India’s best known cuisine came from the Mughals and along with European cooking, influenced the royal kitchens. However, the common man’s kitchen in Rajasthan remained unaffected. Cooking here has its own unique flavour and the simplest ingredients go into preparing most dishes. The food owes much to the demands and ingenuity of the lifestyle of the people. For example, the universal favourites ‘Dal-baati’ (lentil curry with wheat dough balls roasted in hot coals) and ‘choorma’ (dry, flaky, wheatbread crumb pudding garnished with raisins and almonds) were food items that could be carried for days in the hot desert climate by warriors. Baatis could be buried in the hot desert sands and slowly baked till required. The non-vegetarian dishes include ‘soola’ or barbecued meats, marinated to succulent tenderness and grilled on open coal fires originated in the hunting expeditions of the nobility.
In the desert areas of Jaisalmer, Bikaner and Barmer the scarcity of water and fresh green vegetables had their impact on the creativity of the cooks. Instead of water, the womenfolk of the herdsmen used milk, buttermilk and clarified butter that was available in plenty, as well as dried lentils and beans from native plants.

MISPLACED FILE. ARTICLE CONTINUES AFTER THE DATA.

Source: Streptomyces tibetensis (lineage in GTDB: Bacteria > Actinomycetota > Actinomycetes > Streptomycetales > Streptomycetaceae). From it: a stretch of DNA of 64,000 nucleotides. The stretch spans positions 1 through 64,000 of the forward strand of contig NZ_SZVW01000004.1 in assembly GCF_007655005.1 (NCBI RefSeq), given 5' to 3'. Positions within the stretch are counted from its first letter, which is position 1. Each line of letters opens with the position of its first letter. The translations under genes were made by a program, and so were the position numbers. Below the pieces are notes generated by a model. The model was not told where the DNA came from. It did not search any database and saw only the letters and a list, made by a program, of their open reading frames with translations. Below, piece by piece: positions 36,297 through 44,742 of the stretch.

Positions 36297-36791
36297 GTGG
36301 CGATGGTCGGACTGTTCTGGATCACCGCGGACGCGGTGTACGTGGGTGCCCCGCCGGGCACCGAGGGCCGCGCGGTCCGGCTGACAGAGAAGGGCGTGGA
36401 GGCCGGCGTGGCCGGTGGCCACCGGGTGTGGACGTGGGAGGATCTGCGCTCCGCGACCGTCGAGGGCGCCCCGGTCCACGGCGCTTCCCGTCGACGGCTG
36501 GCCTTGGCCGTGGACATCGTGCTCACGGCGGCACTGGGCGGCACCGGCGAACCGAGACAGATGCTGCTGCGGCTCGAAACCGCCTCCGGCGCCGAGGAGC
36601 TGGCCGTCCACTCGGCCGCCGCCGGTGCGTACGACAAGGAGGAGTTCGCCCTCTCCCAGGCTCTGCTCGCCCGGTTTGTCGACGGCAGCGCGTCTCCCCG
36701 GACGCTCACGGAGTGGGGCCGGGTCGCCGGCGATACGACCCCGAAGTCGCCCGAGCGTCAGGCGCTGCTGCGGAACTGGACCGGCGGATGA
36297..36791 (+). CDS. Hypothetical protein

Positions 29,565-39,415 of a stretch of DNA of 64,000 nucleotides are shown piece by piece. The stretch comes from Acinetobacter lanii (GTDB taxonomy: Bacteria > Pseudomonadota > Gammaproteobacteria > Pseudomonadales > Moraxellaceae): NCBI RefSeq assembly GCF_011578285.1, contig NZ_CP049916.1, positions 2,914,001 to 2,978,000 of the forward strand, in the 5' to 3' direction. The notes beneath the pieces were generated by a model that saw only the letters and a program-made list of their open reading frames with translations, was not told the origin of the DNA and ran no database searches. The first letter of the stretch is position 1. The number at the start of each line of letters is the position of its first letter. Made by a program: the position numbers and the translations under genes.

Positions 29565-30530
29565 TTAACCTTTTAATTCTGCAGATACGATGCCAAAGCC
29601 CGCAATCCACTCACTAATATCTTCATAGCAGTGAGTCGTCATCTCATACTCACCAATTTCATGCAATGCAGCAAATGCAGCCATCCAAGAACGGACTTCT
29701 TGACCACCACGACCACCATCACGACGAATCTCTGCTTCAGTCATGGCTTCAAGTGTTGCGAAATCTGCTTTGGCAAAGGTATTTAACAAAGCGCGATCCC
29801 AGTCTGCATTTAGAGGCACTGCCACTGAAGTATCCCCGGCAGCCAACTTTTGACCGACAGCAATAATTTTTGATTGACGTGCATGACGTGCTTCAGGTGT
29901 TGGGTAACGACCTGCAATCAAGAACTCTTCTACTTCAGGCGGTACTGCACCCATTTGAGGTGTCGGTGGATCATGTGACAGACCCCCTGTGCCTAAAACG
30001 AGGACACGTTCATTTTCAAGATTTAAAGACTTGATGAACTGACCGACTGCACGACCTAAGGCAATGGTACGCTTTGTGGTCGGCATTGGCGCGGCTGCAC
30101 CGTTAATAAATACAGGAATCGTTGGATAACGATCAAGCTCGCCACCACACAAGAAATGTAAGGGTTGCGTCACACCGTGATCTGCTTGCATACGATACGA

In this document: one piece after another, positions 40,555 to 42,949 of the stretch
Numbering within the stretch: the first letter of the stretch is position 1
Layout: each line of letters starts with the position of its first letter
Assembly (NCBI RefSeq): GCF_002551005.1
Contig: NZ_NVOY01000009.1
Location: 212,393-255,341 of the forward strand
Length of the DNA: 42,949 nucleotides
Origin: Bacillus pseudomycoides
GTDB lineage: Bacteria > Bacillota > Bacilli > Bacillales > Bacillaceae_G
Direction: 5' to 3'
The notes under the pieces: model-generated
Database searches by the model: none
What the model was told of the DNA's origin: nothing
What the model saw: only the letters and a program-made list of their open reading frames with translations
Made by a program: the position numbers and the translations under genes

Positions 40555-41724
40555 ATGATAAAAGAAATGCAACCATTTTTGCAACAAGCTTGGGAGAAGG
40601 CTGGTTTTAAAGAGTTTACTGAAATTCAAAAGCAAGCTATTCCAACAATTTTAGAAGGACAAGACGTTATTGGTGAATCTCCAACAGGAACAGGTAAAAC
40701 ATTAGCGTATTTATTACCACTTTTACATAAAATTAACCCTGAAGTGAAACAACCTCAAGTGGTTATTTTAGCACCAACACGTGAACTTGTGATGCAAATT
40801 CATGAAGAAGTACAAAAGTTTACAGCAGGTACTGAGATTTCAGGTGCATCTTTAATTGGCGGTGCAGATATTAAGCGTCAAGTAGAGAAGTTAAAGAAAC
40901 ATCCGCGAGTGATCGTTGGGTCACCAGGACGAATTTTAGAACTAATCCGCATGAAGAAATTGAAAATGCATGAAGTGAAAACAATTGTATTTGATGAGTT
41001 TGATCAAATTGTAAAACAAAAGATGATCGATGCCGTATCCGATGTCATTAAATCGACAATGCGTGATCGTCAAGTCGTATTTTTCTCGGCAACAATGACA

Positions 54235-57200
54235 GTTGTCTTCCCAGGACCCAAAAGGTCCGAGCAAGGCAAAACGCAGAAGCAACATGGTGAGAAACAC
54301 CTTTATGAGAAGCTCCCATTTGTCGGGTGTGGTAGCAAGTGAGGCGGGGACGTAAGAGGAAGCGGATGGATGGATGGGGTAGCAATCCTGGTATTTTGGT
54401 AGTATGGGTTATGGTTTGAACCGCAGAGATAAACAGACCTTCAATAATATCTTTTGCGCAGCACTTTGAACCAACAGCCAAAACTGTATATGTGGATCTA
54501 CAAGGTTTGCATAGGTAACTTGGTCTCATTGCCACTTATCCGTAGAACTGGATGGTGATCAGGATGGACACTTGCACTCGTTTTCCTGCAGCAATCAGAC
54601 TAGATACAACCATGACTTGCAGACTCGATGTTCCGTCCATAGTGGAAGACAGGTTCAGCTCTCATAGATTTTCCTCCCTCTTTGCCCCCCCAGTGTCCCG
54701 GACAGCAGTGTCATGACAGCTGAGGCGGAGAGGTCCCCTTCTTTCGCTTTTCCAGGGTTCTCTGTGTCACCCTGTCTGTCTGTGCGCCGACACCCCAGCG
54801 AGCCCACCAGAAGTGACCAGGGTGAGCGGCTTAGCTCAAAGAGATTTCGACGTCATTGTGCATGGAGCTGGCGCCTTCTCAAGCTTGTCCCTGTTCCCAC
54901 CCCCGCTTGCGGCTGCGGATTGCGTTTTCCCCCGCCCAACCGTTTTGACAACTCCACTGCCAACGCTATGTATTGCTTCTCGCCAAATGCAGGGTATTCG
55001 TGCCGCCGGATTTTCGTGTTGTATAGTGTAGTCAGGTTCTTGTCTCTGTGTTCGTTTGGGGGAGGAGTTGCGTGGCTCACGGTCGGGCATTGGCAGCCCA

Gram flour is a major ingredient and is used for preparing delicacies like ‘gatta ki sabzi’, ‘pakodi’ and ‘khata’. Bajra and corn, the staple grains, go to making rotis, ‘rabdi’ and ‘kheechdi’. And various chutneys prepared from locally available spices like coriander, garlic, mint and turmeric round off the regional flavour. However, it is the sweets that the Rajasthanis really excel in, each region having its speciality. So Jaipur is famous for its ‘mishri mawa’ and ‘ghevar’, neighbouring Pushkar for its ‘malpuas’, Ajmer for its ‘sohan halwa’, Jodhpur and Jaisalmer for their ‘laddoos’, Bikaner for its ‘rasgullas’ and Udaipur for its ‘dil jani’. And you can find mouth watering, crisp and syrupy ‘jalebis’ everywhere.
Being constantly on the move, the Rajasthanis required foodstuff that could last several days and be easily carried. So, a large number of savoury snacks were developed - ‘daal-moth’, ‘mathri’, ‘bhujia’, ‘khatta-meetha sev’, which are popular to this day. You can find these ready-to-eat munchies in hygienic, attractive packaging everywhere. If you are not used to chillies, make sure you ask for the less spicy ones - the sweet-and-sour ‘khatta-meetha sev’ would be a good choice.